On April 5, 2010, with a national title on the line, Duke and Butler sparred in Indianapolis for 40 minutes. In the end, Gordon Hayward's last-second, half-court heave missed by inches. Duke won the national title. Butler ended its storybook run with a real-world ending.
Eight months later, on Dec. 4, the two teams met in New Jersey. Butler played Duke closer than most expected, but the Blue Devils -- helped in part by some debilitating cramps from Butler guard Shelvin Mack -- pulled away late en route to an 82-70 win.
On Feb. 3 of this year, Duke was 20-2. Butler was 14-9. That ninth loss came on Feb. 3, when Butler, in the ugliest moment of what to that point had been a shockingly ugly year, lost to Youngstown State -- yes, last-place Youngstown State. It was the fifth Horizon League loss of the season for coach Brad Stevens. The Butler of 2010 was nowhere to be found.
In other words, if someone hopped in a DeLorean, set the clock to Feb. 3, 2011, and told you that Butler would outlast Duke in the 2011 NCAA tournament, you would have had that person committed to a highly respected psychiatric facility. And not just because of the time-travel talk.
Just seven weeks later, well, that's where we are. Butler is in the Elite Eight. Duke is not. In case you needed another reminder that college basketball predictions are a foolhardy enterprise -- not that you did -- you won't do much better than Thursday night's simultaneous Sweet 16 action.
Perhaps it was fitting -- or ironic, or coincidental, or all three -- that these two teams' trajectories led them to this night. Duke rolled through much of the regular season as one of the national title favorites -- if not the favorite. Butler struggled from its opening game (a blowout loss at Louisville).
Duke coach Mike Krzyzewski found himself replacing his star freshman point guard (the injured Kyrie Irving) by shifting All-American Nolan Smith to the point, with brilliant results. Stevens found himself trying to replace Hayward, a lottery pick, and Willie Veasley, last season’s senior defensive stalwart, with a batch of marginal recruits.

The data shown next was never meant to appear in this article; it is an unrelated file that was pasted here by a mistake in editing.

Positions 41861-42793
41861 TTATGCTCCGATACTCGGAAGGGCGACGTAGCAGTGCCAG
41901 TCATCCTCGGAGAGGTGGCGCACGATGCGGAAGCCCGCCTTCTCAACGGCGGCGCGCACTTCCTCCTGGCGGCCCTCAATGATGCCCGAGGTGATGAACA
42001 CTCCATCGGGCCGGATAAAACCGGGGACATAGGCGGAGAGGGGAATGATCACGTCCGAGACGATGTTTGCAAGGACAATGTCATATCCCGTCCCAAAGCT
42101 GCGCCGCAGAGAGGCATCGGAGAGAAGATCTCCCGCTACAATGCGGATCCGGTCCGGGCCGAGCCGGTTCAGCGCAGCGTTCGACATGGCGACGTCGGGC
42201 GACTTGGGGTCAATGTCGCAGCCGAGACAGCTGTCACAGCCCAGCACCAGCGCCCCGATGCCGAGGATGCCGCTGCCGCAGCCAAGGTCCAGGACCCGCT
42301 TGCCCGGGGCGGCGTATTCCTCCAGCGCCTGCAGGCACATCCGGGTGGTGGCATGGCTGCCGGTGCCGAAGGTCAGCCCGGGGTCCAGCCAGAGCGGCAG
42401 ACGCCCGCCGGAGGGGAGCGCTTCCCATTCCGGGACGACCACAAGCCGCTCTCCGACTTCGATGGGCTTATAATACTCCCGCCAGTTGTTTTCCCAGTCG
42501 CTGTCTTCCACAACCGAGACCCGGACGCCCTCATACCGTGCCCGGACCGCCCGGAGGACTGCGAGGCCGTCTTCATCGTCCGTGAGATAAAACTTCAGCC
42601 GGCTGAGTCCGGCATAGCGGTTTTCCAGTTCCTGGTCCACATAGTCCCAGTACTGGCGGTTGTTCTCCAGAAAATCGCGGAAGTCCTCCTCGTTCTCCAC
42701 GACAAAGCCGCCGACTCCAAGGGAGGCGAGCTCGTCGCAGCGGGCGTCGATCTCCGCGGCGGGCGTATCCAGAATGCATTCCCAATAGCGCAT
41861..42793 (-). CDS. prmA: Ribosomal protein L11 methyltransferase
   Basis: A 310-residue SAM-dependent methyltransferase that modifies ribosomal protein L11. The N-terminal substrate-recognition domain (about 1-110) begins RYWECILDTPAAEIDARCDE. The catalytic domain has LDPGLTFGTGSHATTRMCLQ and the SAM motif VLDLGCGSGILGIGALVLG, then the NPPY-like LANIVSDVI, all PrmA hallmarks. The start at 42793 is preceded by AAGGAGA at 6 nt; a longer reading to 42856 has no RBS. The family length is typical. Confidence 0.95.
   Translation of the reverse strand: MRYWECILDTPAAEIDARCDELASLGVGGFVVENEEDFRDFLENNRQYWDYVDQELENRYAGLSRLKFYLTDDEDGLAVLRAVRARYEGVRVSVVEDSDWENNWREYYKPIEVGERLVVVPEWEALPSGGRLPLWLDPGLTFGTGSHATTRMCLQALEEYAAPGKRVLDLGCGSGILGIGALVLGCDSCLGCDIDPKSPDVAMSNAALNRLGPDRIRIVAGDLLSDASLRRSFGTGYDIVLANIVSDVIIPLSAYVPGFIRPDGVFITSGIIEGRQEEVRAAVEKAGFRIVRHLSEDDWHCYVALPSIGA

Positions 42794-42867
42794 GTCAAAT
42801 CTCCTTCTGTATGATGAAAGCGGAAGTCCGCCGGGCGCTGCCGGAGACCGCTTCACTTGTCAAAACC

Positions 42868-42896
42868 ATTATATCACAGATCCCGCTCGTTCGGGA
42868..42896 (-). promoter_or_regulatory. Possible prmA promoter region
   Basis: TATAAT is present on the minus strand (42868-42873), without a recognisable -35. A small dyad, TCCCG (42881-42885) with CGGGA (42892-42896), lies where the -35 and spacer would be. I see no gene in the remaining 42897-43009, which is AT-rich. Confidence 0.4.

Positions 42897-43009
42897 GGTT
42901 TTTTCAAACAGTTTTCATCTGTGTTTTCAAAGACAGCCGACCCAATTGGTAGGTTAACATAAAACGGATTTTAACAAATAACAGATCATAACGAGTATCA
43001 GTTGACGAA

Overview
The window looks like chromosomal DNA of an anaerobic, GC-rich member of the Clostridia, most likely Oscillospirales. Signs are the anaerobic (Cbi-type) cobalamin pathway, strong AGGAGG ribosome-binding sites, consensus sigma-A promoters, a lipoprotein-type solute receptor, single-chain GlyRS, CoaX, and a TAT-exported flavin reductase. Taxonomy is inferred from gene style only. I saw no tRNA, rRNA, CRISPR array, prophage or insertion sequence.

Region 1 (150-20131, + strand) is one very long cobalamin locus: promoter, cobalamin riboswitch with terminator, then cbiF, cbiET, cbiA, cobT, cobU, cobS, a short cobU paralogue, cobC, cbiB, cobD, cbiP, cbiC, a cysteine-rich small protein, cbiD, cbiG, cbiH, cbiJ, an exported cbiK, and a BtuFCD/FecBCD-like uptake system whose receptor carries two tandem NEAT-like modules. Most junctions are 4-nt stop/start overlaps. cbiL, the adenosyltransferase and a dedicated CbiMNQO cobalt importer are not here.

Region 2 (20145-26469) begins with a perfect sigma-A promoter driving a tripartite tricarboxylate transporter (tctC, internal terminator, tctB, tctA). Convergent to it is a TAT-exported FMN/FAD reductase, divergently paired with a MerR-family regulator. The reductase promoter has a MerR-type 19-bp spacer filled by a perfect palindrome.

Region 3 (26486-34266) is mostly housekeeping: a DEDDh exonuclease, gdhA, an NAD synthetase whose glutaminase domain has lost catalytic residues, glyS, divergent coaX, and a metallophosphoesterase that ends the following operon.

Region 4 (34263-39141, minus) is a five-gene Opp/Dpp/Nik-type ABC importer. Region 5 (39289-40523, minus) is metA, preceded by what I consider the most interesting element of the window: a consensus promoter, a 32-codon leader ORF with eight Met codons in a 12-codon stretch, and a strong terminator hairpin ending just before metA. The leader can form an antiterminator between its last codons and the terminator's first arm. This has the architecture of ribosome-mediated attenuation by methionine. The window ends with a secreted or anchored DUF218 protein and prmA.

But you wouldn't have been able to tell Thursday night. Butler handled an ice-cold Wisconsin offense with minimal issues, advancing the small Indiana school to its second straight Elite Eight. At the exact same time, thousands of miles west -- hooray for metaphors! -- Duke was waylaid by an athletic, aggressive, unintimidated Arizona team led by the de facto star of this NCAA tournament, forward Derrick Williams.
It's worth spending a moment reflecting on what Arizona -- not to mention Williams -- did to Duke at the Honda Center. It was, frankly, remarkable. The Wildcats attacked and attacked and attacked. They never relented. Williams was unstoppable inside and out, and his midair acrobatics were beautiful to behold.
Williams made three plays that punctuated this effort. Two of them were face-melting dunks (one in the first half, one in the second) and one was a Jimmer-esque deep 3 with the clock running out before halftime. Williams was unstoppable. Arizona was unstoppable. (To the tune of 1.36 points per possession, no less.) And for the first time in awhile, the Blue Devils looked generally rattled.
The nature of Duke's loss was remarkable, but really, the dual outcomes were the most surprising part of this night. Except for the last few minutes of Butler's win over Wisconsin, in which the Badgers made a last-ditch comeback attempt, those outcomes were apparent.
Duke was getting blown out. Butler was moving on.
If you called that, you're a genius. Or a savant. Or you have a really good sense of quasi-irony. Or whatever.
Chances are you, like pretty much everyone else in the world, didn't see this one coming. You didn't see it coming last year. You didn't see it coming in December. You didn't see it coming in February. You didn't see it coming yesterday.
But, yep, here we are. A pair of parallel seasons: one ending, one continuing. Another shocking upset. Another masterful postseason performance by Brad Stevens and the Bulldogs.
Another day in the NCAA tournament, where nothing -- nothing -- comes quite as advertised.